Can teamwork stop the violence?

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DURING THE INAUGURAL Taste on 63rd Street event, Chicago police officers and Commander Larry Smith from the 7th District held a press conference to share their commitment to the communities they serve. They were joined by CPD Superintendent David Brown, who took a moment to also update the public on the CPD’s efforts to address the rising number of shootings.

By Ashley Banks

Violence has plagued Chicago for years. Chicago residents and visitors are fed up with children and adults being shot and killed. Enough is enough. Joseph Williams, Chicago resident, community activist, and creator of a non-for-profit organization called Mr. Dad’s Fathers Club, stepped up in the community on Saturday, July 4. Within a short period of time, Williams created Taste on 63rd Street, and the event was a success.

Williams, along with other Chicago organizations, collaborated to give Englewood residents a day to unite, eat, shop and enjoy music. PPE materials were also provided to keep attendees safe. Williams told the Crusader that the motivation was to bring families, the community and men together. Mr. Dad’s Fathers Club’s goal is to bring about a male presence in each community.

“There’s a lot of good brothers out here serving our community. The reason we chose the corner of 6300 S. Ashland Avenue is because everyone can’t afford to travel downtown to the Taste of Chicago. We bring it to Englewood, and we give them that taste,” said Joseph Williams.” When asked about the violence Jasmine Williams, wife of Joseph Williams, commented, “I think it’s sad. We have five children we’re raising in these neighborhoods. It’s sad.”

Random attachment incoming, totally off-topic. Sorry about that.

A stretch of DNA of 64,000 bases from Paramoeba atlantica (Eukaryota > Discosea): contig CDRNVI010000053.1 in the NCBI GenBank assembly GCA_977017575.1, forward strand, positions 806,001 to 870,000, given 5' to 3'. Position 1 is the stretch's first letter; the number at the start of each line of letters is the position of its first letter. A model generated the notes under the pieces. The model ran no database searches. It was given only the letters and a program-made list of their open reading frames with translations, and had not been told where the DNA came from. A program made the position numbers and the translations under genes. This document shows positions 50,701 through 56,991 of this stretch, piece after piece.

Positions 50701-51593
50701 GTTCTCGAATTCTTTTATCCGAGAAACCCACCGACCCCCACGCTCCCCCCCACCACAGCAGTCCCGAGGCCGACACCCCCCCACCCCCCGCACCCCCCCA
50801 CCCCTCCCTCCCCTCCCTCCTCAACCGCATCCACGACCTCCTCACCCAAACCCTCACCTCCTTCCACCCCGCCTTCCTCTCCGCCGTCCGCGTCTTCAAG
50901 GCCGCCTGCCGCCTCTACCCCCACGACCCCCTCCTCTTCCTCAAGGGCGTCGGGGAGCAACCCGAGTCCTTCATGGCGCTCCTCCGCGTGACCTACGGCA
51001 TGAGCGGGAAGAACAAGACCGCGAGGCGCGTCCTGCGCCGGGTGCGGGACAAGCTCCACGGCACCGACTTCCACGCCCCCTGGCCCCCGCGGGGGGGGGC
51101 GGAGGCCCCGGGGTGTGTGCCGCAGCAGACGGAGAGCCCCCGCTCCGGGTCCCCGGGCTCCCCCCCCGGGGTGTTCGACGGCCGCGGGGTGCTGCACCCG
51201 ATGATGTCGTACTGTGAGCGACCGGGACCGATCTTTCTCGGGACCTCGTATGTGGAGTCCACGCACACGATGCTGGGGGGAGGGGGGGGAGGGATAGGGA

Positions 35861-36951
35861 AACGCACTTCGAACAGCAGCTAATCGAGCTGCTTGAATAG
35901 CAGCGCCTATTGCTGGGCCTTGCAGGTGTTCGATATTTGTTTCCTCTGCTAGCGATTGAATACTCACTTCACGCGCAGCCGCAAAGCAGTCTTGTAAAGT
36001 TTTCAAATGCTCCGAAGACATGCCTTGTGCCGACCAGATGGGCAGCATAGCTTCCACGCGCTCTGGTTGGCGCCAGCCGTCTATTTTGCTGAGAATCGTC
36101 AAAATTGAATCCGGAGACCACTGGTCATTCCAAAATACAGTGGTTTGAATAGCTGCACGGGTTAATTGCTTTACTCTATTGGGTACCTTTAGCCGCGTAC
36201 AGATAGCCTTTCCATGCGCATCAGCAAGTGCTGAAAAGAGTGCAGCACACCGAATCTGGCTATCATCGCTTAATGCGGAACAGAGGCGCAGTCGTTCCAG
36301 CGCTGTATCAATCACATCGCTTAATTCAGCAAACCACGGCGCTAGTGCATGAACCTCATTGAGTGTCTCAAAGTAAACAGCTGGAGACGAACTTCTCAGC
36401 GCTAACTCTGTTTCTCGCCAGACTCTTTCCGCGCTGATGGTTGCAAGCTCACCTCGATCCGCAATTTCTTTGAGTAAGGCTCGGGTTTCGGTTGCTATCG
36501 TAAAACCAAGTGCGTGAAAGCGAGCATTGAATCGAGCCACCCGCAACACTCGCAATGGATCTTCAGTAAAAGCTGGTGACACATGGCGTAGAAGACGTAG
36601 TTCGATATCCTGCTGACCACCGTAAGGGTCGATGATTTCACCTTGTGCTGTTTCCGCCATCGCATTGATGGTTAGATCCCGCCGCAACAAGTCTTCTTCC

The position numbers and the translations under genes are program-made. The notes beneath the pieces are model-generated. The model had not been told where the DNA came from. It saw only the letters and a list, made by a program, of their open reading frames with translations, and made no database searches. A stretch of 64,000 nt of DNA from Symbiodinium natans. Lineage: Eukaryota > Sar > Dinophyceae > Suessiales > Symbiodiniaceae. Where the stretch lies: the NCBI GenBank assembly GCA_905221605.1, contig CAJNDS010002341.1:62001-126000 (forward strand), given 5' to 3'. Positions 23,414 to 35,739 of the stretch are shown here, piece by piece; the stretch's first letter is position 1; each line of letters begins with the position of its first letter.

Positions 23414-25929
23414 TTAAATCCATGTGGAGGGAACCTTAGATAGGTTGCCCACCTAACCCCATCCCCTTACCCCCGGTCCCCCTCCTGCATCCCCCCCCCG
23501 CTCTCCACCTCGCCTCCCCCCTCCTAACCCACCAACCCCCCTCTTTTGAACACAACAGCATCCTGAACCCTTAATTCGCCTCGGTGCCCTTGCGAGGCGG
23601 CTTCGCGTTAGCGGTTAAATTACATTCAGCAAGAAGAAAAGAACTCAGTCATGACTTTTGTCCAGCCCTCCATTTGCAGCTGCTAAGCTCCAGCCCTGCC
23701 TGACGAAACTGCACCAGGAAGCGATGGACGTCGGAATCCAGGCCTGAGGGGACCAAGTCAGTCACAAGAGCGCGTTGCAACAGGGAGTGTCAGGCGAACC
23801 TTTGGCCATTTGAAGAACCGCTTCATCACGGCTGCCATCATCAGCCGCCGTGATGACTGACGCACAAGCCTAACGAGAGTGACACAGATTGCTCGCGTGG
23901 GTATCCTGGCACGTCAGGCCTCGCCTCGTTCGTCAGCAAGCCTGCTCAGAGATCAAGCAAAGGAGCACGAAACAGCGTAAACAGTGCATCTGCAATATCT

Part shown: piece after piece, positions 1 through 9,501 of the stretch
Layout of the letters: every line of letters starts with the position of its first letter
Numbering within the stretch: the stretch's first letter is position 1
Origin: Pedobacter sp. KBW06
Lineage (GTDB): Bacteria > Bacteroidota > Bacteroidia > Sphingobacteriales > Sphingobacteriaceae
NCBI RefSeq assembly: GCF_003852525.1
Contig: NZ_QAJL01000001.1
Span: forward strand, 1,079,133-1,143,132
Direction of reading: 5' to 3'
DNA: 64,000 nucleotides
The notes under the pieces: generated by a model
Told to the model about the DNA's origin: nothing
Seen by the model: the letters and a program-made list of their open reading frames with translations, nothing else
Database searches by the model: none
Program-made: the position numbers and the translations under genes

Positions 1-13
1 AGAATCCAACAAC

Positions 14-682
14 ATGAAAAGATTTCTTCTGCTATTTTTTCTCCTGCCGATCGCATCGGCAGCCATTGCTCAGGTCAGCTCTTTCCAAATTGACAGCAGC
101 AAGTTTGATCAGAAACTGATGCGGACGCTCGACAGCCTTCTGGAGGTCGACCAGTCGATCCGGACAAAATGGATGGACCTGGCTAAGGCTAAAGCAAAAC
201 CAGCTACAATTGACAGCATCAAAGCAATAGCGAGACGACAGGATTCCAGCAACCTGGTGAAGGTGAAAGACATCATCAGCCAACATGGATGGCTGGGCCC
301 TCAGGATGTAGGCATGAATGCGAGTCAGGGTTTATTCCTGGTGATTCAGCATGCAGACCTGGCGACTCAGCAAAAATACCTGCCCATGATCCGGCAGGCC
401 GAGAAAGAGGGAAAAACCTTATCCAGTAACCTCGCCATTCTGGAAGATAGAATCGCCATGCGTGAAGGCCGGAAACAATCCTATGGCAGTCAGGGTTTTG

ORGANIZERS AND SUPPORTERS of the Taste on 63rd Street.

Joseph Williams ended the interview by speaking about plans to help decrease the violence “My plan is to help men get back involved. It starts at home. The youth are missing a male presence in their households.”

Chicago area police 7th district showed their support for the event. More than 20 officers were present, and Commander Larry Smith gave his opinions about what factors create violence. “Social problems, economics, lack of access to resources. The youth must aspire to something. If resources can be brought to the communities, I think that would reduce violence. The police can only be successful if the community works with the police. It has to be a team effort.”

Chicago police also held a press conference during the event, led by Superintendent David Brown. Supt. Brown, former chief of the Dallas Police Department, was appointed to his position in April by Mayor Lori Lightfoot. “We’re here to support, help feed the community, and provide PPE materials to help the community stay safe during COVID-19.” Supt. Brown further said: “Chicago police have confiscated 17 guns. Officers have provided foot patrol. They’ve targeted mid-level and upper-level criminal gang and drug networks. We’re partnering with the community, but we cannot do it alone.”

He talked a bit about witness protection and its availability to everyone who needs it. The program, in Illinois, is handled by the U.S. Marshals in conjunction with area police departments. The police are asking that any witnesses come forward and help catch those who have committed the recent murders and senseless acts. And sadly, it has been reported that one of the victims who lost his life in Englewood over the July 4 weekend was the son of a Chicago police sergeant.

The Taste on 63rd Street is just one of many events that have taken place after the reopening of Chicago. Organizations have been working together with residents in the communities to combat violence. Black business owners are stepping up as well. Lula B’s Pizzeria located at 1158 W. 63rd St. has donated food to different events, including a “Stop the Violence” march and Juneteenth Jubilee.

Jimmie Bobo is the owner of the pizzeria and a longtime Englewood resident. In an interview with the Crusader, he said: “Violence is at an all-time high. It’s a shame and saddens me to see. I’m willing to give jobs to people in need, because I want to get these kids off drugs. I’m willing to open my basement for activities to help the youth. I’m one man, and I encourage others to help. I can’t do it by myself.”

Residents of Chicago refuse to give up. They are fighting back with community patrols and working with each other to change the narrative. Shawn Murphy, a resident and supporter of the movement, says, “Black people need to unite. While my block isn’t bad, we need to come together. More education is needed, and [we should] invest in the youth while they are young.”

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